“If it saves taxpayer dollars and puts the disastrous history of the previous administration’s use of zero tolerance and family separation behind us,” she told reporters during a briefing, “the president is perfectly comfortable with the Department of Justice settling with the individuals and families currently in litigation with the federal government.”
Jean-Pierre added that the Justice Department had communicated to those involved in the negotiations that “the reported figures are higher than anywhere that a settlement can land.” She referred reporters to the department for further details related to the issue.
The Wall Street Journal report stated that the Justice Department was in negotiations with attorneys representing family members who were split apart at the U.S.-Mexico border under then-President Donald Trump’s policy. A number of those families have filed lawsuits against the federal government, arguing that the actions caused substantial psychological damage and trauma.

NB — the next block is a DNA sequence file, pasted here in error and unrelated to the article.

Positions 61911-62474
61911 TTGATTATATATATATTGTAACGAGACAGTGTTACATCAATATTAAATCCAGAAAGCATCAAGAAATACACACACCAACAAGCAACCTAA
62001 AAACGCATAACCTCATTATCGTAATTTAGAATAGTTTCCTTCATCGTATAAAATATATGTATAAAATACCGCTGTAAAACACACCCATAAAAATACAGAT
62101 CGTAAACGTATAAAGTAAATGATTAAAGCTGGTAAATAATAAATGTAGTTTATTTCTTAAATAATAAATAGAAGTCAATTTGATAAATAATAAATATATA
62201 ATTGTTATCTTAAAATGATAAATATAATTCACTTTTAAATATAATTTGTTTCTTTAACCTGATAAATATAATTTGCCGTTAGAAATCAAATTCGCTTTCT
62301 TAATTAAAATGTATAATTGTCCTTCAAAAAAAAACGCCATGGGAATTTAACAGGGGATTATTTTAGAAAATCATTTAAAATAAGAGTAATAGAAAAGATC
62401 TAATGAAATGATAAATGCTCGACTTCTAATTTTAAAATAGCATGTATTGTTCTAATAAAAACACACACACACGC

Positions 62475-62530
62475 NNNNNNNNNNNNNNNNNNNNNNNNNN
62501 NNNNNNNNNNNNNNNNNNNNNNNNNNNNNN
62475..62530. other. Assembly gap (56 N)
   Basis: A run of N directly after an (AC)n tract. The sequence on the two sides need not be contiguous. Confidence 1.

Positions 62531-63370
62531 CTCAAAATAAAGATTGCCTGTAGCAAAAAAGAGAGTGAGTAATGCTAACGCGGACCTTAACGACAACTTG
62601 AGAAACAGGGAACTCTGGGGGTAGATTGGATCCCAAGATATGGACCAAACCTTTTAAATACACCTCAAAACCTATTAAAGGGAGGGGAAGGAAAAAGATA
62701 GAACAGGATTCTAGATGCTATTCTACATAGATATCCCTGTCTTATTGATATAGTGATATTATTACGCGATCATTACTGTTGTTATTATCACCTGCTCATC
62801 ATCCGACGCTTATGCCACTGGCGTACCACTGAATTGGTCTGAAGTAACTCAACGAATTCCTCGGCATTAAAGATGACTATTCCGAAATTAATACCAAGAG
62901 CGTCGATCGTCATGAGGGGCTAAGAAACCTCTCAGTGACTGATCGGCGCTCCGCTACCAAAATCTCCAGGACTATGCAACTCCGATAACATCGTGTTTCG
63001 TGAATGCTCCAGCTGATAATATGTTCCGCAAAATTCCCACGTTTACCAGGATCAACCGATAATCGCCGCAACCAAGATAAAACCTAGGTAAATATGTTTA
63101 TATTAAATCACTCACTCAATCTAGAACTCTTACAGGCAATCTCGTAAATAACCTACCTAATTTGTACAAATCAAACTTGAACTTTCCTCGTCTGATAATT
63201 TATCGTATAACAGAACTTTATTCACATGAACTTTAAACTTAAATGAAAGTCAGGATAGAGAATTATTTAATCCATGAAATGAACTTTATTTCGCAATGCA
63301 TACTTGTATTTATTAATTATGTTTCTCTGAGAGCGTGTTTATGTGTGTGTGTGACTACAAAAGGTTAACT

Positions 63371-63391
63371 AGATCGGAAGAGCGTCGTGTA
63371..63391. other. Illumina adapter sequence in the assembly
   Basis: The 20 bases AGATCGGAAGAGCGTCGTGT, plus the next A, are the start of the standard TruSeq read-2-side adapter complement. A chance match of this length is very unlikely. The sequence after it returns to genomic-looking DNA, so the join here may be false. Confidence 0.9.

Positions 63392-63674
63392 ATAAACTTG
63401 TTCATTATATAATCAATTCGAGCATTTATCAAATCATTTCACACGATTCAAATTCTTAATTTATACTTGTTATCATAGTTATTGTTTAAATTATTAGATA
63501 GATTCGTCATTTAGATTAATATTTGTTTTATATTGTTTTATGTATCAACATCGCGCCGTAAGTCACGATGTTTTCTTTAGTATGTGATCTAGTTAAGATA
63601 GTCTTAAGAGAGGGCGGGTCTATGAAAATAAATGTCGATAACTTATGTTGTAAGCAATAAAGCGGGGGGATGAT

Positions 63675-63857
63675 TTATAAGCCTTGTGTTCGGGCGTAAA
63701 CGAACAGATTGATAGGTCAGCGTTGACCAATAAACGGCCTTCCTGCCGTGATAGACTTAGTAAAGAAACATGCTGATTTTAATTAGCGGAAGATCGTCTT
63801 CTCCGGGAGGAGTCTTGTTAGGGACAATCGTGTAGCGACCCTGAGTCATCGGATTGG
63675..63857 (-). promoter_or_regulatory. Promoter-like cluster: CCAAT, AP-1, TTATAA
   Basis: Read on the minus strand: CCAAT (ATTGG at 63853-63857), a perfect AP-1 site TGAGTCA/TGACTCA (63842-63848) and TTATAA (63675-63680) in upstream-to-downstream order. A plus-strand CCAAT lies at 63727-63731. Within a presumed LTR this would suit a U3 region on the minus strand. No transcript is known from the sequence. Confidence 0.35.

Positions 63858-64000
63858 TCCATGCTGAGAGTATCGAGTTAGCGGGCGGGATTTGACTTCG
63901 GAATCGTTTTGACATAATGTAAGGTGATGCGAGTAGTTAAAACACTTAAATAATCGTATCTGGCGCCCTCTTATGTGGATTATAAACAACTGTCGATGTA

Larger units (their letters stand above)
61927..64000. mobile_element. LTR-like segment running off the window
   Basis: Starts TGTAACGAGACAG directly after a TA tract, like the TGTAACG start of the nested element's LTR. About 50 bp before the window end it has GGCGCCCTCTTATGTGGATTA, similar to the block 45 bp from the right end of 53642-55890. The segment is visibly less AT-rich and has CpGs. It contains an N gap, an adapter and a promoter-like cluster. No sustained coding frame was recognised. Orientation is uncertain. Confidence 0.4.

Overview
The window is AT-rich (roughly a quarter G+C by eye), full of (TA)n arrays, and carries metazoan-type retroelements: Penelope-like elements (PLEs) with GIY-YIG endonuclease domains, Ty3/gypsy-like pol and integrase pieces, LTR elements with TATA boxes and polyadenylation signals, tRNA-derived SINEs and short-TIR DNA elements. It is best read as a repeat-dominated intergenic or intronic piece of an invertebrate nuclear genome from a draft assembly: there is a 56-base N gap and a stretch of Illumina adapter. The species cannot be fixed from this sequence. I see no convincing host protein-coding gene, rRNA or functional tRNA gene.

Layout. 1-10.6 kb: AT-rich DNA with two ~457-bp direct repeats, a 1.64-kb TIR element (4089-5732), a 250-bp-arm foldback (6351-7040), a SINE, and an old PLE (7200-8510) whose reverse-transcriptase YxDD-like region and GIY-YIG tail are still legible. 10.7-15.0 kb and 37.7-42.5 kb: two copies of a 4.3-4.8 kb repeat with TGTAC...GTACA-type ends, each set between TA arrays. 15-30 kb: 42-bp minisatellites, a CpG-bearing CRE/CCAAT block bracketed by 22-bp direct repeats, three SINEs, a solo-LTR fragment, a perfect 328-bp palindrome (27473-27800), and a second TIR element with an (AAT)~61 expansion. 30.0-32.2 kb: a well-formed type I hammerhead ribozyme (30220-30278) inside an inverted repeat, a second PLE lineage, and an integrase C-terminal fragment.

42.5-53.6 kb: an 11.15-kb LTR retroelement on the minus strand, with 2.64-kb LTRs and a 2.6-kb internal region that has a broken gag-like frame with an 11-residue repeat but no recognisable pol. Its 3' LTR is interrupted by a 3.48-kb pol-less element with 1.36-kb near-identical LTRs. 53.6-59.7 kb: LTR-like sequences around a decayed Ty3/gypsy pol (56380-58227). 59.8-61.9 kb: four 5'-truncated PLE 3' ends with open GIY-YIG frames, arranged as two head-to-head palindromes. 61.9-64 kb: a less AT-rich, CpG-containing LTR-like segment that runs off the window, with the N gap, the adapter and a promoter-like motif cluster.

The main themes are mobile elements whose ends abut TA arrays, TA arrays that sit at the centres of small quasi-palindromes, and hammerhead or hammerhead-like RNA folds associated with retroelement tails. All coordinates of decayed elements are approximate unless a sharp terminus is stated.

Roughly 5,500 children were separated at the border during the Trump administration, according to government figures cited by the American Civil Liberties Union. However the newspaper reported that a far smaller contingent of families would likely be eligible to receive settlements.
Biden’s dismissive tone on Wednesday immediately drew condemnation from ACLU Executive Director Anthony Romero, who warned that the president risked “abandoning a core campaign promise to do justice for the thousands of separated families” if he stuck to that position.
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